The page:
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The City of Portland, Oregon

Portland Water Bureau

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St. Patrick’s Day and The Many Uses of Dye Tablets

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St. Patrick’s Day is tomorrow and it's celebrated in many ways across the United States. From parades to dances to corned beef and cabbage, there’s one common thread that binds together any St. Paddy’s Day tradition: the color green.

Hulk-colored clothing. Chartreuse-hued cupcakes. Emerald-tinted beer. There’s never a lack of green-decorated or -dyed memorabilia to celebrate the Irish holiday, including green waterways.

Several U.S. cities get into the St. Paddy’s Day spirit by dyeing bodies of water green, something we at the Portland Water Bureau take special note off for reasons we are about to explain. To commemorate the upcoming Fix-A-Leak week, let’s take a look at a few of these cities and find out what dyeing water has to do with finding household leaks.

Chicago River dyed greenChicago

Chicago began dying the Chicago River green in 1962 after Mayor (?) Richard Daley noticed that the dye tablets used to detect leaks from plumbing gave water the perfect shade of Irish green. Since then, this tradition has grown to attract worldwide attention each year. At 9:15 a.m. on the day of the Chicago St. Patrick’s Day Parade, members of the local plumbers union hop aboard several boats on the Chicago River and begin the dyeing process.


Each year on St. Patrick’s Day, the City of Tampa, Florida, dyes the Hillsboro River green with an orange powder called “Bright Dyes,” a fluorescent “dye tracing product” which is also used to detect leaks from plumbing.

The river stays a bright green for just a few hours before the tide washes out the color.

Tweet of Indianapolis Greening of the Canal eventIndianapolis

In its 21st consecutive year, Indianapolis, Indiana, dyes a portion of its downtown canal green for the annual Greening of the Canal event which features live music and celebrity appearances. The City uses 10 gallons of concentrated liquid dye which colors the water for about two to four days.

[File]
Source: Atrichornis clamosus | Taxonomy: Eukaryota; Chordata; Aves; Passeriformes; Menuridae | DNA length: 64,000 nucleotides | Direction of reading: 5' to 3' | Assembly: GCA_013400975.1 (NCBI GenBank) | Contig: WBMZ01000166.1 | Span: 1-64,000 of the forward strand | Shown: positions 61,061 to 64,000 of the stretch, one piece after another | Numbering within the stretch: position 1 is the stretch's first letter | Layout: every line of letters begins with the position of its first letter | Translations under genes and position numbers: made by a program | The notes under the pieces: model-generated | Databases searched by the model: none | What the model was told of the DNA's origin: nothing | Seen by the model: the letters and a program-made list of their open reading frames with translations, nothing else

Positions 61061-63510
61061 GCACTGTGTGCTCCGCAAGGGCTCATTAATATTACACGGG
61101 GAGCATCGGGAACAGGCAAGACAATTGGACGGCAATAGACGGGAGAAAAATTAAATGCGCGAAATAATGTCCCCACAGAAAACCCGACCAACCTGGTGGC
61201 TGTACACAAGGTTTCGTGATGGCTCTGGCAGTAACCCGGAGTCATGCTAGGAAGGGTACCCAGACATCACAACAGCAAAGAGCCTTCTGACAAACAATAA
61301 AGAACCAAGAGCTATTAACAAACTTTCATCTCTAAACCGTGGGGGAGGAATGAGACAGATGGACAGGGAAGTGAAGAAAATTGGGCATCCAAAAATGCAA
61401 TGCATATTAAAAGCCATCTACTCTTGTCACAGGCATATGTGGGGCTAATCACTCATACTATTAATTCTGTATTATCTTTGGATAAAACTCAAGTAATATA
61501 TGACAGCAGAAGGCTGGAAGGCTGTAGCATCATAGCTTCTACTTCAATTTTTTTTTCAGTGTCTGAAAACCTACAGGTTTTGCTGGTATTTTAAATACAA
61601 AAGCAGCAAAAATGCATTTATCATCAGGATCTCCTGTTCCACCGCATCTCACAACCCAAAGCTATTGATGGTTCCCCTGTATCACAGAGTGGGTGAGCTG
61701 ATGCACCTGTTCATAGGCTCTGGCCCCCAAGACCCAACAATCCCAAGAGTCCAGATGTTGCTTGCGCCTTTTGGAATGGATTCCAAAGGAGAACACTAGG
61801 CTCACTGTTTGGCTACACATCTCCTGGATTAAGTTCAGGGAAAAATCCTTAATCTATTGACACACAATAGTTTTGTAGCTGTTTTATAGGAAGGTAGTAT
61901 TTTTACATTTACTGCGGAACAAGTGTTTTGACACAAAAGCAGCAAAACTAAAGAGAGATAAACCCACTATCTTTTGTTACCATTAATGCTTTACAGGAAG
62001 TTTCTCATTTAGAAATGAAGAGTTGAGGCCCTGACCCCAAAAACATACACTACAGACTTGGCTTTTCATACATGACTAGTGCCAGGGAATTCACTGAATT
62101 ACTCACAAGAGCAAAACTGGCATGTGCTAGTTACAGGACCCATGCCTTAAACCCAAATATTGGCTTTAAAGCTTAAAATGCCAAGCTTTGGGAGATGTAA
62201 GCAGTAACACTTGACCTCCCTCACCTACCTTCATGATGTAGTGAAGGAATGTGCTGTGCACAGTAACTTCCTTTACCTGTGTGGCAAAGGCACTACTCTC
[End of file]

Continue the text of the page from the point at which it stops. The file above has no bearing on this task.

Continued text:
Not Just for Dyeing Rivers Green

While no waterways are dyed green in Oregon for St. Patrick’s Day, we do use dye for another purpose: to detect leaky toilets.

How does this work? So glad you asked.

Place a dye tablet – or a few drops of food coloring – in your toilet tank. If the dye color leaks into the toilet bowl, you have a leak! Fixing leaks, which can be done at home, helps you to conserve water and save money on your water bill.

You may not be able to see a green waterway in Oregon on St. Patrick’s Day, but why not start your own annual leak-detecting custom this St. Patrick’s Day knowing you’re joining a proud history of American water conservation?

Find how you can save water and money, and how to order a Water Efficiency Kit, at

Join our Team: Strategic Communications Manager and Water Treatment Operator II

Work at the Water BureauIf you're interested in joining an award-winning public utility where employees thrive on the pride of delivering a life-essential product with world class customer service, the Portland Water Bureau might be just the place for you.

The Water Bureau is a recognized leader in the utility industry. We've achieved this success by investing in the very best people and empowering them to find new and better ways to meet our customer's needs.

The Water Bureau currently employs approximately 560 people. All current job postings with the City of Portland are posted online, and updated weekly. We are an equal opportunity employer that values diversity and inclusion in the workplace.

Current Opportunities at the Water Bureau

Position   Emp. Type   Salary   Closing Date/Time Join Our Team 
Strategic Communications Manager Full Time $7,061.00–$9,406.00 Monthly Mon. 4/2/2018 11:59 PM Pacific Apply here!
Water Treatment Operator II Full Time $28.24–$36.50 Hourly Mon. 4/9/2018 11:59 PM Pacific Apply here!

Learn More About the Water Bureau


For more information regarding career opportunities at the Water Bureau, contact (503) 823-3515 or e-mail.

Discolored Water in Cully Area Due to Firefighting Activity

Discolored water has been reported in the Cully neighborhood and surrounding area.